Thermal imaging cameras can detect heat, and are being used to detect car-mounted electronics, said Matthew Gullick, chief technology officer for sensor vendor Advanced Imaging Systems.

“You could actually take a thermal image and you could tell if the electronics are in the way or not,” he said.

Gullicks’ company recently won a $1.2 million contract from the U.S. Army to help develop thermal imaging systems for the Army’s Joint Automated Combat Vehicle (JACV) program.

The JACV is a small, light armored vehicle that’s designed to be self-propelled.

Its infrared sensors are mounted on the back of the vehicle.

If the sensor detects heat, the JACVs infrared cameras can be activated and used to track and potentially disable the vehicle, the company said.

But there’s a catch: the sensors are controlled by infrared signals sent through infrared receivers on the vehicles exterior, so they can’t be used to identify the presence of electronic components.

“The sensors are only going to pick up infrared signals, and they can only pick up one type of infrared signal,” Gullricks said.

That means if the infrared sensor detects an object, such as a car door, and then the sensor fails to detect heat or a vehicle is disabled, the infrared sensors won’t pick up the wrong signals and the infrared camera won’t be able to detect the wrong device, Gulloks said.

This isn’t the first time thermal imaging has been used in the Jacv program.

Gully Imaging Systems won a contract to use infrared imaging to track the vehicle’s electronics in 2017.

The company says the company’s infrared cameras have an accuracy of 98 percent and can detect the presence or absence of electronics and can be configured to detect various types of thermal signals.

GULLICK’S COMPANY ALSO EARNED ANOTHER CONTRACT FROM THE ARMY FOR TECHNOLOGY FOR ITS TECHNOLOGICAL MISSION PLAN FOR THE JACVEV.

In 2017, the U,S.

Navy awarded Gully the contract to develop a system for thermal imaging sensors that can detect and track electronic systems in the vehicle and assist the operator in maintaining control over the vehicle without requiring manual operation.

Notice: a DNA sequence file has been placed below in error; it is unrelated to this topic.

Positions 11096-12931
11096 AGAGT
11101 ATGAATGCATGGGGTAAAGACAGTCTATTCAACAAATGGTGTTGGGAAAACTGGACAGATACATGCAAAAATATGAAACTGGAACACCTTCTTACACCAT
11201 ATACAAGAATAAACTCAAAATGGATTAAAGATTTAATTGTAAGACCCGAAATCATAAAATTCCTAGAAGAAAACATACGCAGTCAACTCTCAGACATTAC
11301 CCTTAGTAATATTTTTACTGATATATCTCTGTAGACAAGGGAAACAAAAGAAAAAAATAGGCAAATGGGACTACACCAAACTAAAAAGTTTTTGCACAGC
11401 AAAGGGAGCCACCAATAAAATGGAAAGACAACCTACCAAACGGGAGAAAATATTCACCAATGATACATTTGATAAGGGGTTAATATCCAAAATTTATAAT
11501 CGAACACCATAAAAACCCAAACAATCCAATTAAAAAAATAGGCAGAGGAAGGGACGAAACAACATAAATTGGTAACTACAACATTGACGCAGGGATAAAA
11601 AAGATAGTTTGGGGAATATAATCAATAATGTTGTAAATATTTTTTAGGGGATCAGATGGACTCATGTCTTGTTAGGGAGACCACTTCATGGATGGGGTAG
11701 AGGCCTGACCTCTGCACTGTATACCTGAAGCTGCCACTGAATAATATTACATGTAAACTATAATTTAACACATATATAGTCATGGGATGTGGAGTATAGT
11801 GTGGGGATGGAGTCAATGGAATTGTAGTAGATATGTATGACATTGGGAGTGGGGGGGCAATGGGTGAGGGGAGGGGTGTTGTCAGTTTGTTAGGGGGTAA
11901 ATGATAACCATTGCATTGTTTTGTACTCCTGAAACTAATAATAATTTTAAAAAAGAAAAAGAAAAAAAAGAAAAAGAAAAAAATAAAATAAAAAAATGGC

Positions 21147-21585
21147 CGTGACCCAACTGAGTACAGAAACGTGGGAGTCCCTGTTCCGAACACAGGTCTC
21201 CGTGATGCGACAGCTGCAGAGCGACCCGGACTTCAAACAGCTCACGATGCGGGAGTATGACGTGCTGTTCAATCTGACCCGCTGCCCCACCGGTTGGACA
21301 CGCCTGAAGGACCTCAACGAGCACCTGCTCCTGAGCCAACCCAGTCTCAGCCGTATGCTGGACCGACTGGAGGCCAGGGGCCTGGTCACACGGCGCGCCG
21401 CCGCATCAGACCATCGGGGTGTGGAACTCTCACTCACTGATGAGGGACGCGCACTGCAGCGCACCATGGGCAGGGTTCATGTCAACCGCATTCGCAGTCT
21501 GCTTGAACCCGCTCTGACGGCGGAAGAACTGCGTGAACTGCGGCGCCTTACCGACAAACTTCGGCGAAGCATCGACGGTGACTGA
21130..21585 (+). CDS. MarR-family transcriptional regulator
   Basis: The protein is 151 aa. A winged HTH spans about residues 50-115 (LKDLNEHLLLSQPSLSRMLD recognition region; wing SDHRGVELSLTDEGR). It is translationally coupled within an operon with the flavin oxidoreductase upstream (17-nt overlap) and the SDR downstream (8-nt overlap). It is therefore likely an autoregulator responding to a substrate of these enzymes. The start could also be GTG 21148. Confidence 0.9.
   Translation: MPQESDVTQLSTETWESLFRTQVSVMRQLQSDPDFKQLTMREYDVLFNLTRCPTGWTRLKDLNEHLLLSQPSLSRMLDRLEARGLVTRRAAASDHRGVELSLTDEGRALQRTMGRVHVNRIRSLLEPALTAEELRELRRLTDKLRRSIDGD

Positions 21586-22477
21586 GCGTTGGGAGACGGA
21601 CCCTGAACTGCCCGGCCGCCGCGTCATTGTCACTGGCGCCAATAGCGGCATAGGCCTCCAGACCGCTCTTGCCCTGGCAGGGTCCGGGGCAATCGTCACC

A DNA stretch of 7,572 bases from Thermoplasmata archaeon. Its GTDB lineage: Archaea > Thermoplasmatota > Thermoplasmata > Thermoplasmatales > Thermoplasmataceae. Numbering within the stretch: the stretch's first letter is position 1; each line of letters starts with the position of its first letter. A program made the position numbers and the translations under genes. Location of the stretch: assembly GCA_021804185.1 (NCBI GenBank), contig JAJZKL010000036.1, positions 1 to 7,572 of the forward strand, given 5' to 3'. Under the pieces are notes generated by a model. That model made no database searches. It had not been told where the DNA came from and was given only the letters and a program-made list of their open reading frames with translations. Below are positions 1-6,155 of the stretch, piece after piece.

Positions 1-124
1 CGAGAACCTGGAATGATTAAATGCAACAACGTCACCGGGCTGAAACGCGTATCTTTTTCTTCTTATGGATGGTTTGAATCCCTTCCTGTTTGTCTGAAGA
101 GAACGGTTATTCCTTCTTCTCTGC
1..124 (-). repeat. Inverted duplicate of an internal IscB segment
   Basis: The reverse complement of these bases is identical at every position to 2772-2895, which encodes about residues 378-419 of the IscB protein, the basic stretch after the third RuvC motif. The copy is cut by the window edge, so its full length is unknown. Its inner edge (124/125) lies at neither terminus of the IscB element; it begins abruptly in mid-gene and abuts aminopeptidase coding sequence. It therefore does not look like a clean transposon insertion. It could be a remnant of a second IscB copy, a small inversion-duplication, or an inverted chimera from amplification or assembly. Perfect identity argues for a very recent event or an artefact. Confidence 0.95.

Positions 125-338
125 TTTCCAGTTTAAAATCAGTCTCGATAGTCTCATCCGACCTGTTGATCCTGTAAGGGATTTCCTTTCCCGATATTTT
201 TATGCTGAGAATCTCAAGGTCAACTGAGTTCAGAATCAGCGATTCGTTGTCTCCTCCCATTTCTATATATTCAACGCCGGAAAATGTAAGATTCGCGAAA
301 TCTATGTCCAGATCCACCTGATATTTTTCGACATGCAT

The system would provide an advanced thermal imaging capability for the JCAV.

The project has been awarded to Gully, the same company that won the contract for infrared cameras to detect vehicle electronics in the past, according to the contract.

GAA CONTRACTS ANOTHER $1 MILLION CONTRACT FOR A NEW TARGET CAR The GAA’s new contract with Advanced Imaging Solutions, also known as AIS, for infrared sensors for the use in the Army JACVS, is a $750,000 contract, which Gullacks called a “huge, significant contract.”

The contract includes the purchase of about 800 infrared sensors, GULLILLISTS said.

It also includes the development of a software package for use by the AIS infrared sensors.

The software package will be integrated with the AISA’s proprietary thermal imaging software to provide a highly accurate and reliable thermal imaging system, GILLISONS said.

The AIS contract is part of a larger $1 billion contract the U of T has with the UAV technology company, which has been focused on thermal imaging.

The UAV company, based in Calgary, is developing an infrared camera for the UAA, the first U.A.B. combat vehicle.

In May, the military awarded the UA-18, a U.C.V.-mounted helicopter, to UAA-18 Technologies, based on a UAA contract that included a $2.8 million, five-year, non-recurring payment.

The $2 billion payment includes $900,000 for UAA to develop infrared thermal imaging equipment.

GILLIARDS DEVELOPMENT OF AIS IRON CHIP The Gully Systems infrared camera was developed to help monitor and detect the thermal properties of the vehicles interior.

The infrared cameras are designed to detect infrared signals and can determine whether a vehicle interior has heat or not.

The heat can be detected by infrared sensors on the exterior of the U-Haul, which are attached to the vehicle chassis, Gills said.

If heat is detected, the sensors can be used for the vehicle to automatically disable and/or disable other vehicles, or to detect if a vehicle’s electronic systems are operating.

The thermal imaging can be combined with an infrared sensor on the inside of the car to monitor the occupants, Gully said.

“If you want to know how much heat a vehicle has, you can just look at the infrared,” he explained.

“It’s the same type of heat that the engine is generating and it’s just a matter of measuring how much is in the car, and how much that heat is in your body.”

GullICK’s COMPANY HAS ALSO BEEN WORKING ON IRON TECHNIC